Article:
close menu
What Video Games Really Cost to Make

What Video Games Really Cost to Make

Overpriced DLCs, abusive freemium models, absurd preorder campaigns. You’ve seen every attempt under the sun to fleece consumers for their hard-earned cash, and I get it. You’re a wary, skeptical consumer, as well you should be.

Maybe you head over to Kickstarter or IndieGogo to support the indie scene, free from that corrupting influence. And maybe you see a 2-D title and it looks promising. Metroidvania-style world progression, jRPG-style combat, cool southeast Asia-inspired aesthetic. You’re into this! And you check what they want, and…

What.

$1.5 million dollars. And they’re getting an additional $2 million from a publisher after the fact?!

That’s ridiculous, you think. Another Metroidvania-style game, Ghost Song, asked for $15,000. Undertale, indie game darling of the year, asked for $5000. These are supposed to be works of passion!

TobyFox

Except, of course, that they need all that money, because video games are really really expensive to make.

No disrespect meant to the brilliant work from Toby Fox or Matt White, certainly. But it is worth noting that Undertale, while brilliant in many respects, has shockingly weak production values. We can also assume that Toby Fox (and possibly those who assisted him) were definitely not living like kings while the game was being made, but instead betting their time and energy in the hopes of a big payoff. That gamble ended up aces, but most working professionals can hardly afford to take such risks with their finances and families.

Human resources, as it turns out, is always the largest cost in developing a game. People make games, and people need to live, and living costs dollars. Assuming you’re a professional, you’re probably going to need to move to a city, where most studios congregate, and the costs of living (and supporting a family, heaven forbid) can skyrocket. Even $80,000 can seem a paltry sum in certain conditions, and each company needs to pay taxes and overhead on each employee. “$10,000 per man [per] month” is a current rule of thumb in the industry.

“Well, not for indies,” you might say. “They’re just coming up in the world. They can work on it in their spare time!” Well… not really. Even assuming these folks have the energy to work on their title after engaging in their paying occupation, the development cycle in these cases can take years. Without a salary, hobbyist work always comes in second place to family, spouses, school, work, what-have-you. The market for indies right now is as crowded as ever, so without some seriously high quality and a fair bit of luck, even a five-year labor-of-love might go completely unnoticed on the Steam marketplace. Go onto Steam right now and check the New Releases tab. How many of those games have you heard of? How many user reviews do the relative unknowns have?

To be noticed, to stand some reasonable chance of selling well, to make waves with press and YouTubers and streamers alike, the game needs to be good. It needs play great, sound great, look great. It needs to show up at trade conventions, work with established partners, send out press releases. And the people who are capable of pulling off all of these feats simultaneously, who are capable of conquering the unbelievably difficult task of putting together a modern video game, are talented human beings whose skills would probably land them a six-figure salary in other markets. They’re already sacrificing to make games, and often, it seems, consumers would have them work for peanuts.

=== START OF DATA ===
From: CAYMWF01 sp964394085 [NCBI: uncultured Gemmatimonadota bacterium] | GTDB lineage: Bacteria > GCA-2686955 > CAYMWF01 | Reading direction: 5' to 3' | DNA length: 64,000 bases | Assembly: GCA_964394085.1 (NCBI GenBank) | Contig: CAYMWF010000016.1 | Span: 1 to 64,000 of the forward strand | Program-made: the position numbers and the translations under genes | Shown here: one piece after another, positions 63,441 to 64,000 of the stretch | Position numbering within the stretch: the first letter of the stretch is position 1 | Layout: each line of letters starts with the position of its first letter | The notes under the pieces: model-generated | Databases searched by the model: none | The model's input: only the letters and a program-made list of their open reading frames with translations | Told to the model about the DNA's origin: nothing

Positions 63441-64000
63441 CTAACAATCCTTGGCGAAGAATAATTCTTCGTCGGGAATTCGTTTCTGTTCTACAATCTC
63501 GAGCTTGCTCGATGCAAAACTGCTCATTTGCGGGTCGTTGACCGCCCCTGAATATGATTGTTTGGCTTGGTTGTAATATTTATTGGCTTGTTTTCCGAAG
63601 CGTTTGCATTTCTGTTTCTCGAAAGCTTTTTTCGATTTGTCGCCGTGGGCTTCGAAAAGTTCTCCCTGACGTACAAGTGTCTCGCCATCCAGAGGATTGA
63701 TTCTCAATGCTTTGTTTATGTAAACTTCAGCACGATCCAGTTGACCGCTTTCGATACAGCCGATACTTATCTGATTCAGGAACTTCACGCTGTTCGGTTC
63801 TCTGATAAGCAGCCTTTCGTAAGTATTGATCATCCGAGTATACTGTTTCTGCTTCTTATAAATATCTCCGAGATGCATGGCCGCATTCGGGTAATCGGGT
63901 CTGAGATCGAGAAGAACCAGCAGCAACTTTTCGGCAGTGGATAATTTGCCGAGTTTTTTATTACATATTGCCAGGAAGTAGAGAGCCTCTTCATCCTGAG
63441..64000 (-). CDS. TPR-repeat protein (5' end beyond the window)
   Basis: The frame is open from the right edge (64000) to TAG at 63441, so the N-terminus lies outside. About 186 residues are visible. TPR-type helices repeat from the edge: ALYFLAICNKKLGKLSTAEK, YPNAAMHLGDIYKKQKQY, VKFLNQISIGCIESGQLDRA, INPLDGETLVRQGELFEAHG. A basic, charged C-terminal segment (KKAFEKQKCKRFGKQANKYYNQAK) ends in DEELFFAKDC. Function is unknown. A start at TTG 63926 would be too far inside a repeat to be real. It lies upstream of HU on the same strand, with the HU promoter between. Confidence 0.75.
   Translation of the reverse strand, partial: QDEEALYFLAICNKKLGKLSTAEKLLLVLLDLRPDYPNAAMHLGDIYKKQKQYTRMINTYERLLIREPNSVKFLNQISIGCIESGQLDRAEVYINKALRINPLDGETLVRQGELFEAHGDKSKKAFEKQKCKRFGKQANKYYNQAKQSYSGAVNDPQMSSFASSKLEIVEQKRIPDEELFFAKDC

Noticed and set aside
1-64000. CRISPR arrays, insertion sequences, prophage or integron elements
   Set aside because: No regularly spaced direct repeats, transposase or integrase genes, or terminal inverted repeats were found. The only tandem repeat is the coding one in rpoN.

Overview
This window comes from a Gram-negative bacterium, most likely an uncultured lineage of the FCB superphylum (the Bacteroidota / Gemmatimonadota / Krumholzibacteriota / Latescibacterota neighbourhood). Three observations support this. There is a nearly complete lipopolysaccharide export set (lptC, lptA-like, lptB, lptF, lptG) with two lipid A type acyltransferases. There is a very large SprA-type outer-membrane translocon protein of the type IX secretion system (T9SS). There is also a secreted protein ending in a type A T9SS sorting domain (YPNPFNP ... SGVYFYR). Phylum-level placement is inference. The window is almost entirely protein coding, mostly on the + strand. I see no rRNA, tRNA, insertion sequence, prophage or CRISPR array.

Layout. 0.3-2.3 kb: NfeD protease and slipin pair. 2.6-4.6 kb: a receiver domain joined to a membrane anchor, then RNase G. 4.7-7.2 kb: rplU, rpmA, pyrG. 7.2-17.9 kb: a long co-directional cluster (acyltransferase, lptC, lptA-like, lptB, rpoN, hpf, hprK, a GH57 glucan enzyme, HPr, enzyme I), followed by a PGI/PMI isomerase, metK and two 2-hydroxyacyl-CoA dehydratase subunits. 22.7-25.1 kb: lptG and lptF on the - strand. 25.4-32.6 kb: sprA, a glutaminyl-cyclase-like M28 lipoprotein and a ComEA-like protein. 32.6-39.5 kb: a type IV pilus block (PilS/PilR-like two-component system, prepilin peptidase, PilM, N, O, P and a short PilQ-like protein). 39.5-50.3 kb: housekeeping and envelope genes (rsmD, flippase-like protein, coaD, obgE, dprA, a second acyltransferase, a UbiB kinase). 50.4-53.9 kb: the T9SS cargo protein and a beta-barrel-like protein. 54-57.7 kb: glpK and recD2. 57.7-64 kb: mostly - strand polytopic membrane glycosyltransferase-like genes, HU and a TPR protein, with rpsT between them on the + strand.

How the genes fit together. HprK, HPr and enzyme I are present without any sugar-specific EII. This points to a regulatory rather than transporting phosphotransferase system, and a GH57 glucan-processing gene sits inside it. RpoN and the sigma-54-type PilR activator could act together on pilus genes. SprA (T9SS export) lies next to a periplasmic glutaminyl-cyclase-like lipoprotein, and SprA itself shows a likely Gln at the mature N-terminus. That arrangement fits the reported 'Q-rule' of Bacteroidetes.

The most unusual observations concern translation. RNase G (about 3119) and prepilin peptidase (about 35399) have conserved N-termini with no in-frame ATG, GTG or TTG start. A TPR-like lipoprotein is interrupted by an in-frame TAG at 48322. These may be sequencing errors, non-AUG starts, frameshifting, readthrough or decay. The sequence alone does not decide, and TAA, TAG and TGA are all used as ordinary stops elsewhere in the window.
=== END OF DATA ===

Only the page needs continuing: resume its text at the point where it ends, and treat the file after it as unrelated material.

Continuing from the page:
But, of course, there are other costs as well. Assuming they go about everything above the table (and not every indie does, of course, but they should) there are large licensing costs for indispensable tools, everything from Adobe Photoshop to Final Cut Pro to Autodesk Maya to Unity 5.0. There’s the cost of hardware and development kits. There’s the federal and state payroll tax, flat tax on LLC corporations, and workman’s compensation insurance. There’s the cost of the office space at which these professionals need to collaborate effectively, the cost of travel to E3 and GDC to show off their titles and meet with partners, the cost of setting up a company and registering trademarks. How about voice acting? Talented pros aren’t cheap, and bad voice acting can absolutely decimate a game’s immersion. It differs by company, but you can often expect these costs to eat up anywhere from 15 to 30 percent of a game’s total budget.

Every single one of the above factors has been negated or ignored by some indie or another, of course. Someone found a guy in Iowa who records audio for three bucks an hour and sounds great. Someone’s uncle works at NVIDIA and got them a free GTX 980. But rare is the indie who can do art, music, programming, design. Rare is the indie who can work free from all external financial pressure, who has the resources to devote themselves fully to their art without having to work a day job. And that’s okay. People can suffer for their art, but they shouldn’t *have* to. Well compensated workers make better workers, and better workers make better games.

Developers should live and die by their products, certainly. And consumers make that happen. The money that funds the games you love invariably comes from your own wallet, one way or another… nothing sends a vote to the industry like the cash you spend to play a great game. Smaller developers, especially! Games are expensive, monstrous beasts that comparatively few human beings can tame. The costs can be high. Deservedly so.

For the most part, though?

Worth it.

Critical Role

Critical Role: Episode 68 – Cloak and Dagger

show
Critical Role Fan Art Gallery – Every Step Counts in an Adventure

Critical Role Fan Art Gallery – Every Step Counts in an Adventure

article
Critical Role

Critical Role: Episode 67 – The Chase to Glintshore

show